Don’t use stud processes for fighter jobs and fighter processes for stud jobs

When people crib to other people that their job is not too exciting and that it’s too process-oriented and that there’s not muc scope for independend thinking, the usual response is that no job is inherently process-oriented or thinking-oriented, and that what matters is the way in which one perceives his job. People usually say that it doesn’t matter if a job is stud or fighter, and you can choose to do it the way you want to. This is wrong.

So there are two kinds of jobs – stud (i.e. insight-oriented) and fighter (i.e. process oriented). And you can do the job in either a stud manner (trying to “solve a problem” and looking for insights) or in a fighter manner (logically breaking down the problem, structuring it according to known formula and then applying known processes to each sub-problem). So this gives scope for a 2 by 2. I don’t want this to look like a BCG paper so I’m not actually drawing a 2 by 2.

Two of the four quadrants are “normal” and productive – doing stud jobs in a stud manner, and fighter jobs in a fighter manner. There is usually an expectancy match here in terms of the person doing the job and the “client” (client is defined loosely here as the person for whom this job is being done. in most cases it’s the boss). Both parties have a good idea about the time it will tak e  for the job to be done, the quality of the solution, and so on. If you are in either of these two quadrants you are good.

You can’t do a stud job (something that inherently requires insight) using a fighter process. A fighter process, by definition, looks out for known kind of solutions. When the nature of the solution is completely unknown, or if the problem is completely unstructured, the fighter behaves like a headless chicken. It is only in very rare and lucky conditions that the fighter will be able to do the stud job. As for “fighterization”, about which I’ve been talking so much on this blog, the problem definition is usually tweaked slightly in order to convert the stud problem to a fighter problem. So in effect, you should not try to solve a “stud problem” using a fighter process. Also, as an employer, it is unfair to expect a mostly fighter employee to come up with a good solution for a stud problem.

The fourth quadrant is what I started off this blog post with – studs doing fighter jobs. The point here is that there is no real harm in doing a fighter job in a stud manner, and the stud should be able to come up wiht a pretty good solution. The problem is wiht expectations, and with efficiency. Doing a fighter job in a stud manner creates inefficiency, since a large part of the “solution” involves reinventing the wheel. Yes, the stud might be able to come up with enhanced solutions – maybe solve the problem for a general case, or make the solution more scalable or sustainable, but unless the “client” understands that the problem was a stud problem, he is unlikely to care for these enhancements (unless he asked for them of course), and is likely to get pained because of lack of efficiency.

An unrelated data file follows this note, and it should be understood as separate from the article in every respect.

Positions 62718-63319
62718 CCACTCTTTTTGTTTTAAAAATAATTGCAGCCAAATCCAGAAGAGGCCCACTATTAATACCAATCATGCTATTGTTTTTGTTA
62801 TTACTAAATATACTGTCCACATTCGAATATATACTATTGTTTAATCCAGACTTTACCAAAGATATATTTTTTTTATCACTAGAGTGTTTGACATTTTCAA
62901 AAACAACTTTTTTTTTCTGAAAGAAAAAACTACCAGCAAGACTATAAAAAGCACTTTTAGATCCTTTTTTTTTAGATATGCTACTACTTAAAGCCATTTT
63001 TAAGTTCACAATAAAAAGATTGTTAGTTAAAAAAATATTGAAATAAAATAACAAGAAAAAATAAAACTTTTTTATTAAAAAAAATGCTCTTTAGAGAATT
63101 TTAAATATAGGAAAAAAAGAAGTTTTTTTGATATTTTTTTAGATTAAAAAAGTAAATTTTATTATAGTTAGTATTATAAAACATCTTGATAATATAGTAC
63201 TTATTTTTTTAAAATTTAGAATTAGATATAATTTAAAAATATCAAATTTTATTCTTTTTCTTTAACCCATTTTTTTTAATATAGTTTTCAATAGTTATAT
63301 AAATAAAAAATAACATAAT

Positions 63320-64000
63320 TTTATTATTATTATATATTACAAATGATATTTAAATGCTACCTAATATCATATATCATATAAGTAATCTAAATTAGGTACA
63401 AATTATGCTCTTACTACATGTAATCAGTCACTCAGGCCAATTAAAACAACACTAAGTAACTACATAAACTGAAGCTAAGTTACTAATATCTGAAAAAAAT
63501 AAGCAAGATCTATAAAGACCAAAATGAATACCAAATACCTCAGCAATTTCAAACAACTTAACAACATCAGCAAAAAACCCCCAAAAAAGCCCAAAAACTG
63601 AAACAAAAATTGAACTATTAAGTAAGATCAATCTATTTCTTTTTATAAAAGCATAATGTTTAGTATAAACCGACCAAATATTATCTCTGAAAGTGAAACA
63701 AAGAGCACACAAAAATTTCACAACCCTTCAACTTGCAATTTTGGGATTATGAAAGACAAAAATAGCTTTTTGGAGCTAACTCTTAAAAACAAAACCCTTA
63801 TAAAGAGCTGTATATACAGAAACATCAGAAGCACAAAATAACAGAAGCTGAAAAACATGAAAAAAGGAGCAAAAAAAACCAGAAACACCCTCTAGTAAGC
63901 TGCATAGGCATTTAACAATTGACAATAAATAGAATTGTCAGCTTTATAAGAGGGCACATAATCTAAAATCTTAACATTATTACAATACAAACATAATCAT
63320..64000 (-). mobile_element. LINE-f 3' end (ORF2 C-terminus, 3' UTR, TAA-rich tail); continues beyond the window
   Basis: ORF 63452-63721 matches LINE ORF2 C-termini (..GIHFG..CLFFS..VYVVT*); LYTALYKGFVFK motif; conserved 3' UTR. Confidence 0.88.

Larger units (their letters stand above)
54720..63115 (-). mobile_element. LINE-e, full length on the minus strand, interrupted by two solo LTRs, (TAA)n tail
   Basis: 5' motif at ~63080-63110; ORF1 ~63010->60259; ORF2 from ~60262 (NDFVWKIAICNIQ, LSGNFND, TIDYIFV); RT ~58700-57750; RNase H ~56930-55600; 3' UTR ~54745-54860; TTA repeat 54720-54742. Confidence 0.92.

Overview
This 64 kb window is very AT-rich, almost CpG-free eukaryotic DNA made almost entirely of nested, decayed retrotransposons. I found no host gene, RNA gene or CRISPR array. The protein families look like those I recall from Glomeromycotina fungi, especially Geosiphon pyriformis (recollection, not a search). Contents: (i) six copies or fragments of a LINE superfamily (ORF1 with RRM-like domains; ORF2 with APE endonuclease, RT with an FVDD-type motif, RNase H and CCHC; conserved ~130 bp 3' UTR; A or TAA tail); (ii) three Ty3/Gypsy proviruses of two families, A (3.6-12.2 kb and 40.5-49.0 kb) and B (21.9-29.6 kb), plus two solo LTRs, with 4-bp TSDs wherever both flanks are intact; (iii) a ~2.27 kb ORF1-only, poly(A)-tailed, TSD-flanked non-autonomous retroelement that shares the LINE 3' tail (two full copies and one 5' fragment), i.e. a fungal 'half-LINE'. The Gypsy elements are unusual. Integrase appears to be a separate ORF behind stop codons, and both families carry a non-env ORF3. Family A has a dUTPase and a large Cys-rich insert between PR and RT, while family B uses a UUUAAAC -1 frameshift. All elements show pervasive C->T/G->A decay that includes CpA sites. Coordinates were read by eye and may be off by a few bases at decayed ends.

Before doing something it is important to figure out if the client expects a stud solution or a fighter solution. And tailor your working style according to that. Else there could be serious expectation mismatch which can lead to some level of dissatisfaction.

And when you are distributing work to subordinates, it might also help affordable home products classify them using stud nad fighter scales and give them jobs that take advantage of their stronger suits. I know you can’t do this completely – since transaction costs of having more than one person working on a small piece of work can be high – but if you do this to the extent possible it is likely that you will get superior results out of everyone.

Fighterization of food

One of the topics that I’d introduced on my blog not so long ago was “fighterization“. The funda was basically about how professions that are inherently stud are “fighterzied” so that a larger number of people can participate in it, and a larger number of people can be served. In the original post, I had written about how strategy consulting has completely changed based on fighterization.